Higher Education

NAU Honored for Support of Athletic Trainer Reservist


The “work-life balance” for an Army reservist or national guard member working at Northern Arizona University can be anything but balanced without the support of university leaders and staff.

Scot Raab, an Army reservist and assistant professor of Athletic Training Education, knows this first-hand and is thankful for the support he’s received. Last October, Raab nominated NAU for several awards for exemplary support of its employees who serve in the Guard or Reserve.

Arizona’s Committee for Employer Support of the Guard and Reserve—a division of the Department of Defense—recently announced that NAU will be honored with the Above and Beyond Award.

“Over the past five years as a professor in the Athletic Training Department, I’ve received military orders that disrupt my schedule here at NAU, and my department and fellow colleagues have been nothing but understanding and supportive,” Raab said. “Even on a personal level, fellow staffers have gone out of their way to help my wife during times I’m called out of the state for Reserve duty. I’m very happy to learn that NAU will be receiving an award for its continued support of military employees like myself.”

oregon-national-guardThe award is given to companies and institutions that go above and beyond the legal requirements of the Uniformed Services Employment and Reemployment Rights Act by providing their Guard and Reserve employees additional, non-mandated benefits such as differential or full pay to offset lost wages, extended health benefits and other similar benefits.

Raab said it is common for guard and reserve plans to change at the last minute, making it challenging for his direct supervisor. In addition to the 14 to 21 days of mandatory Reserve training each year, there also are online training hours, extended drill weekends and the required potential for prolonged active duty orders.

“It’s an honor to be able to support Scot in his service to our country,” said Debbie Craig, director of Athletic Training Education at NAU. “There are not a lot of citizens—including myself—that would give up our current jobs to serve, yet our freedom depends on people being willing to do this. I am fully supportive of Scot’s service in whatever way we can accommodate him and am so pleased that NAU, as an institution, is super supportive through policy for our military personnel.”

NAU will be awarded the Above and Beyond award during the Arizona Committee for Employer Support of the Guard and Reserve Awards Banquet on April 15 in Tucson.

“Knowing my employer not only supports but values what I do as a member of the Army Reserve means a great deal to me,” Raab said. “I’m proud to serve my country and NAU, and grateful to be able to do both at the same time.”



Changing Concussion Culture


It could be because a player doesn’t want to let the team down by stepping off the field.

It could be the fear of getting pulled out of a big game.

Or it could be the pervasive misunderstanding about the severity of an injury to the head.

Whatever the reason, concussion reporting rates across the nation have hardly budged, despite a surge in policy changes, educational efforts and intensive research on the topic, a group of Northern Arizona University researchers said on Wednesday. The four professors, who come from NAU’s psychology department and its athletic training education program, are trying to tackle the issue from another angle.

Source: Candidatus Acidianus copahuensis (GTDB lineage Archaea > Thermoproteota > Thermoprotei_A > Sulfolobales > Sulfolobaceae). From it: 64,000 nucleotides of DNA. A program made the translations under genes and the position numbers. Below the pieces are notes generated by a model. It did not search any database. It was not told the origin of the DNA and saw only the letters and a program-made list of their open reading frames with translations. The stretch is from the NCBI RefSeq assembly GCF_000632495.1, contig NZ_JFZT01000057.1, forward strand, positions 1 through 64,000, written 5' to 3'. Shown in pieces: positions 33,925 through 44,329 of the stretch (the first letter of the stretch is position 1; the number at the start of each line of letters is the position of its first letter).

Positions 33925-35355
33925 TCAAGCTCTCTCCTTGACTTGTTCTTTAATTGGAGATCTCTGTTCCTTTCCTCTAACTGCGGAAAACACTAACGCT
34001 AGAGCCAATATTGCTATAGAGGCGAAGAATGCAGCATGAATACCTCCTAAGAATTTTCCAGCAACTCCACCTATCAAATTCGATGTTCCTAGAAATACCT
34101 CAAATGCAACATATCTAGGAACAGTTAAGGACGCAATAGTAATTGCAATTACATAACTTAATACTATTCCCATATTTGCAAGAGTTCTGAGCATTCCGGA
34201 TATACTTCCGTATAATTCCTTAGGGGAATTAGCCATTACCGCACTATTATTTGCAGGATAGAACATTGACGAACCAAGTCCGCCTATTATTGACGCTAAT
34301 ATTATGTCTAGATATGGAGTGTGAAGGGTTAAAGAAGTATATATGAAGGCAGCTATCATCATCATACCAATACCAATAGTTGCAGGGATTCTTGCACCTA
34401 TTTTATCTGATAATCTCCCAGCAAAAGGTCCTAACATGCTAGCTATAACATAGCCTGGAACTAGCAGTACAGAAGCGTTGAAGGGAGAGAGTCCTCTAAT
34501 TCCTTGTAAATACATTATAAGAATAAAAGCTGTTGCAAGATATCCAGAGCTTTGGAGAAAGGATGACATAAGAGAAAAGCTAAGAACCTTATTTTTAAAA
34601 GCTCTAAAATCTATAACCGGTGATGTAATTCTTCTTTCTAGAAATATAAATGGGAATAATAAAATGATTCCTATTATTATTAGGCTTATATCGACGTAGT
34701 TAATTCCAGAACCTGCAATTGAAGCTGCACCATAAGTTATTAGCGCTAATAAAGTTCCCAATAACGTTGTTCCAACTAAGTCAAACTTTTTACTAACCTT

Thanks to a $400,000 grant from the NCAA and the U.S. Department of Defense, the four women will examine how organizational culture influences concussion reporting and then test different strategies to boost reporting rates.

“It’s a national epidemic with the concussion issue and it’s not being solved with education,” said Debbie Craig, an athletic training education professor. “The NCAA and the Department of Defense had the foresight to say, ‘If these aren’t working then it’s most likely due to culture, so how do we change that culture?’”

NAU is one of eight universities that received grant money to research “How to spur changes in the culture surrounding concussion,” according the grant description.

The Flagstaff group’s study involves visiting four NCAA Division I football programs five times each over the span of two and a half years. They aren’t releasing the names of the schools because the anonymity allowed them to gain access to the universities and helps preserve the accuracy of their results, the researchers said.

The first visit to each university will be spent conducting player surveys, interviewing coaches and observing practices, games and places where the athletes spend time like locker rooms and meeting rooms. The women also will run association tests to gain insight into players’ subconscious beliefs about things like big hits on the field or head injuries, said Ann Huffman, an associate professor in the College of Social and Behavioral Sciences and the W. A. Franke College of Business and chair of the university’s intercollegiate athletics committee.

Pilot research the researchers already did in Arizona found that there are multiple reasons for low concussion reporting rates. Those include misconceptions among athletes about how hurt they are, a sense of brotherhood that discourages reporting on a teammate who looks concussed, and a misunderstanding that a person has to lose consciousness to experience a concussion.

In fact, only 10 percent of concussed cases lose consciousness, said Monica Lininger, an assistant professor in the athletic training education program.